WASHINGTON-Despite the increasingly negative tone of politics and campaigns, credit unions have striven to stay positive, but that doesn't mean they're afraid of getting their hands a little dirty.
"For us, it's not about conservatives or liberals or which party. For us, the ideal outcome is getting more credit union advocates in office, and it really is bipartisan," said Katie Marisic, NAFCU's director of political affairs. "Bank Transfer Day is seen as liberal, but on the other hand, we see conservative support on interchange issues. [NAFCU's political donations] are pretty close to 50/50 on who gets our support."
The same is true at CUNA. "People ask us if that's a strategic decision, and in some ways, yes it is, since we're bipartisan. But it's also a factor of who supports credit unions. We have supporters on both sides of the aisle, so our support goes to both sides of the aisle."
By and large, NAFCU and CUNA have had a lot of success supporting candidates who eventually do win their elections. But what happens when the other guy wins? Can those fences be mended?
"We are always cautious about who we give our money to," Marisic said. "And it doesn't mean that the other candidate is against credit unions."
"We have had situations where we have been on the other side of the race where the person who won has come back to us and said, 'I didn't have your support this time. What do I need to do to get your support next time?' And that's the key, we don't oppose candidates, we support candidates. That makes the difference," said Richard Gose, CUNA SVP-political affairs.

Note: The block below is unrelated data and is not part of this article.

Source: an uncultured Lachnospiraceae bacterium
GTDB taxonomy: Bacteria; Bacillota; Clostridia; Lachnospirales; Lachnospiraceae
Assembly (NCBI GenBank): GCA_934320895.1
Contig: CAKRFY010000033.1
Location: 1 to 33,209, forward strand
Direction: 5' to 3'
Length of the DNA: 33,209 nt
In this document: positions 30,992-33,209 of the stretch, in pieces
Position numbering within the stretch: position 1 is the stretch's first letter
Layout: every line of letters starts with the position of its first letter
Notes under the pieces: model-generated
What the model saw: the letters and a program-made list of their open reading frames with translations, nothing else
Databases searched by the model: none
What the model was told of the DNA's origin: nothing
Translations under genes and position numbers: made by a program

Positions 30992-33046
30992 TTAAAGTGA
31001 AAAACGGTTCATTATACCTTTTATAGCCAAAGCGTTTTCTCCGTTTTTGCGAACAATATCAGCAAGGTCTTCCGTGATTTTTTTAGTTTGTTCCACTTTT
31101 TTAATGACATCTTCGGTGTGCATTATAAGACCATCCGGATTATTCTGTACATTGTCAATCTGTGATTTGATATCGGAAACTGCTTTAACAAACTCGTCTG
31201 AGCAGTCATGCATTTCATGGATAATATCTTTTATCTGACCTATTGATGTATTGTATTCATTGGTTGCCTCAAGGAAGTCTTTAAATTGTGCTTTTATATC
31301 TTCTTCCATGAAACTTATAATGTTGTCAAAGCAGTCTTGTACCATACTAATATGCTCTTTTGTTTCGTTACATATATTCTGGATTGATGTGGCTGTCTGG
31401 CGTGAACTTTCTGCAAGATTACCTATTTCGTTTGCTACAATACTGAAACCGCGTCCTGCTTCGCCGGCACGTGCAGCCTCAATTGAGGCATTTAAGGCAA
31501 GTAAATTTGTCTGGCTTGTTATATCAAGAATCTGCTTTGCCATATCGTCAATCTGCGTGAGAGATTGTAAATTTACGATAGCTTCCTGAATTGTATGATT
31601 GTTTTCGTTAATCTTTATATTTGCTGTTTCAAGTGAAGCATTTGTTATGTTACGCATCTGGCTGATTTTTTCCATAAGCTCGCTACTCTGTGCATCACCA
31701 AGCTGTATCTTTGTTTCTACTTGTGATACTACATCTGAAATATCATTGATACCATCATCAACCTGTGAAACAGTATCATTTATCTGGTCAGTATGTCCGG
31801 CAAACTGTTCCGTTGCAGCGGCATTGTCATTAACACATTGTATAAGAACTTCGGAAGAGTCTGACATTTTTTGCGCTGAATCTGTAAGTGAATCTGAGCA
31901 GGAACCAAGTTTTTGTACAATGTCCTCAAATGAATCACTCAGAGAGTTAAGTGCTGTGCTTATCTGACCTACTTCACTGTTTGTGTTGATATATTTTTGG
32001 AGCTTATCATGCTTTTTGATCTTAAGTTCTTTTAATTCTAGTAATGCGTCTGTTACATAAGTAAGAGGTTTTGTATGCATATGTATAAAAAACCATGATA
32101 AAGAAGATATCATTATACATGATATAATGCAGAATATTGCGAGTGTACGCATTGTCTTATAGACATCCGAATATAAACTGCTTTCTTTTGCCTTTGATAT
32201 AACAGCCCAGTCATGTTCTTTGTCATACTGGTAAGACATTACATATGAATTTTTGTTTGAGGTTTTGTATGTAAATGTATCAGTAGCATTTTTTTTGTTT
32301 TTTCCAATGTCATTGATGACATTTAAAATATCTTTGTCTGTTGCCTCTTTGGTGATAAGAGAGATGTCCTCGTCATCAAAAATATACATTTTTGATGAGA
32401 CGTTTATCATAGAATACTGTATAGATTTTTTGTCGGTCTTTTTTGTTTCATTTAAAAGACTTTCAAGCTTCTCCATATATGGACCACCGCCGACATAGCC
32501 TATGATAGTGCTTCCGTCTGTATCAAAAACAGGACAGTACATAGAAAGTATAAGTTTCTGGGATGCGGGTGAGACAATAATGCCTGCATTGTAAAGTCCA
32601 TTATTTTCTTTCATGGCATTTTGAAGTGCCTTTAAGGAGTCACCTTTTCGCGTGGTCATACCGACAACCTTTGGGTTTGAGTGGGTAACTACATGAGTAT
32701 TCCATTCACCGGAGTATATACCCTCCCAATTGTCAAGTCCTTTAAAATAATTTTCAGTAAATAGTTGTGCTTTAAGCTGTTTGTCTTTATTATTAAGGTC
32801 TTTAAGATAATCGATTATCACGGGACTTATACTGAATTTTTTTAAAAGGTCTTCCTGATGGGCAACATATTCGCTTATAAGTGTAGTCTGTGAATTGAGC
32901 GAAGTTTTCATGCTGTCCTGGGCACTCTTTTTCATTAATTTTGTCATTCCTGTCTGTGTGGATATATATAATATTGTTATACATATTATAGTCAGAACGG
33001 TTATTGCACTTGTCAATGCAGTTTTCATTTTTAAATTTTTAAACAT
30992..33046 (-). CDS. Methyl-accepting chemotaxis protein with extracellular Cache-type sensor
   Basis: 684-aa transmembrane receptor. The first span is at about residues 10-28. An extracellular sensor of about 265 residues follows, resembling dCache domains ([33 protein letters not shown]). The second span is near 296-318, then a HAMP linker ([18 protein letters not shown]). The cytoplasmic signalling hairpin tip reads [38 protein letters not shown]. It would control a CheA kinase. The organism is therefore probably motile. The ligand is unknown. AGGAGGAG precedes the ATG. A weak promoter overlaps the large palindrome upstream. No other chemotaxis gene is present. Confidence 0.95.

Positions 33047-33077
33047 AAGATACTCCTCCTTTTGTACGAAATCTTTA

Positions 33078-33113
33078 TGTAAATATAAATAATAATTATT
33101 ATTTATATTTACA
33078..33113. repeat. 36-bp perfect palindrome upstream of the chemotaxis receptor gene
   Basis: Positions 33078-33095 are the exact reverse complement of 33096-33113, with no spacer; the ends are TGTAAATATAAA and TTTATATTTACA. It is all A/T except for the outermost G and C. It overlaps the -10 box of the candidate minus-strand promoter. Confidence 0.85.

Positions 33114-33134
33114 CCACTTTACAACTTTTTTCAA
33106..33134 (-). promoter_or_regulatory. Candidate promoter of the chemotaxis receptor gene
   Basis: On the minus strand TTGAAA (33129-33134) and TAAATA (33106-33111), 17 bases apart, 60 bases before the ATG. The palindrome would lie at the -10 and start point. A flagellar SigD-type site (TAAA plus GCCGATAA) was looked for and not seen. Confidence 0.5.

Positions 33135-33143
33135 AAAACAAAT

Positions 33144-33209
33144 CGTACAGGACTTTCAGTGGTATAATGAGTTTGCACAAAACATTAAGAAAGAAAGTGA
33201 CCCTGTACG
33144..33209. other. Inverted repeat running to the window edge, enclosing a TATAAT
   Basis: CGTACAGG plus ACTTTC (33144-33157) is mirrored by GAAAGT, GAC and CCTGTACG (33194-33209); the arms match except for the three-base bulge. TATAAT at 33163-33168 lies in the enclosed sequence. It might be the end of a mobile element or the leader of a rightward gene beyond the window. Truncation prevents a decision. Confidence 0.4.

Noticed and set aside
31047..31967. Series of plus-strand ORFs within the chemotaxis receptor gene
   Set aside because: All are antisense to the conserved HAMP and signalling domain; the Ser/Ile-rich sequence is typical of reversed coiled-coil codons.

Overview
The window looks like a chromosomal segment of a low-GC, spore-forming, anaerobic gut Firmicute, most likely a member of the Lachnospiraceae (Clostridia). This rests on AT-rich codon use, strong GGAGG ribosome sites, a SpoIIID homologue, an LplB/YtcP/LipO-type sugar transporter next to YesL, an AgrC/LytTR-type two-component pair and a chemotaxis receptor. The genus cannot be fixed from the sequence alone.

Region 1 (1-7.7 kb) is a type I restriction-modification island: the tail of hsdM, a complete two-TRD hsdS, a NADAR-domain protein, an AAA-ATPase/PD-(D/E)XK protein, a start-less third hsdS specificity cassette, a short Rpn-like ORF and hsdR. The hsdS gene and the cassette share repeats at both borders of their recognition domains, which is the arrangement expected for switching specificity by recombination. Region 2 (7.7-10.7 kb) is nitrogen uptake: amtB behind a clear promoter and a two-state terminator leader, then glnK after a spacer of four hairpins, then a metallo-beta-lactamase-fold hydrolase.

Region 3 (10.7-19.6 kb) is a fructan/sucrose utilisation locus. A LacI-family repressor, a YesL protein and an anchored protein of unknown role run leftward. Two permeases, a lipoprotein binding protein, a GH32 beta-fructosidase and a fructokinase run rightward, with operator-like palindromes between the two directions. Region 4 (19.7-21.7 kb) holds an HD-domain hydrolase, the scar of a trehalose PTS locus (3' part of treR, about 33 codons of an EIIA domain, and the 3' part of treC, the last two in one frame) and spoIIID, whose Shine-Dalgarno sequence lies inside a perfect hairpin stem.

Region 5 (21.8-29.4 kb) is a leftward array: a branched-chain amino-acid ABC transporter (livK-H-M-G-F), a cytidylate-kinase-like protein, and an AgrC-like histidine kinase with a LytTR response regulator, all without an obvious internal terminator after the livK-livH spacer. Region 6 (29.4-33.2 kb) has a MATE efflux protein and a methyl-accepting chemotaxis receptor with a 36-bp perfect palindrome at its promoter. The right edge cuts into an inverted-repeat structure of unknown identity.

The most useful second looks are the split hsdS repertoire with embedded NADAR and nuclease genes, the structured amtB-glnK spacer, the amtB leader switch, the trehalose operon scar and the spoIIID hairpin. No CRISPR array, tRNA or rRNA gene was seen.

"The tone, in my 35 years in Washington, has gotten markedly worse. They're going beyond attacking policies to going after families. It drives good people away from politics," said CUNA EVP and Chief of Staff John Magill. "But politicians are delighted to see us because they know we're not doing that. We talk policy, policy, policy.
Unless, of course, credit unions are driven to do otherwise. "If we see a legislator is trying to do us in, we will react accordingly," Magill said. "We will oppose them. We would rather support our friends than oppose an unfriendly candidate, but we will, and we have."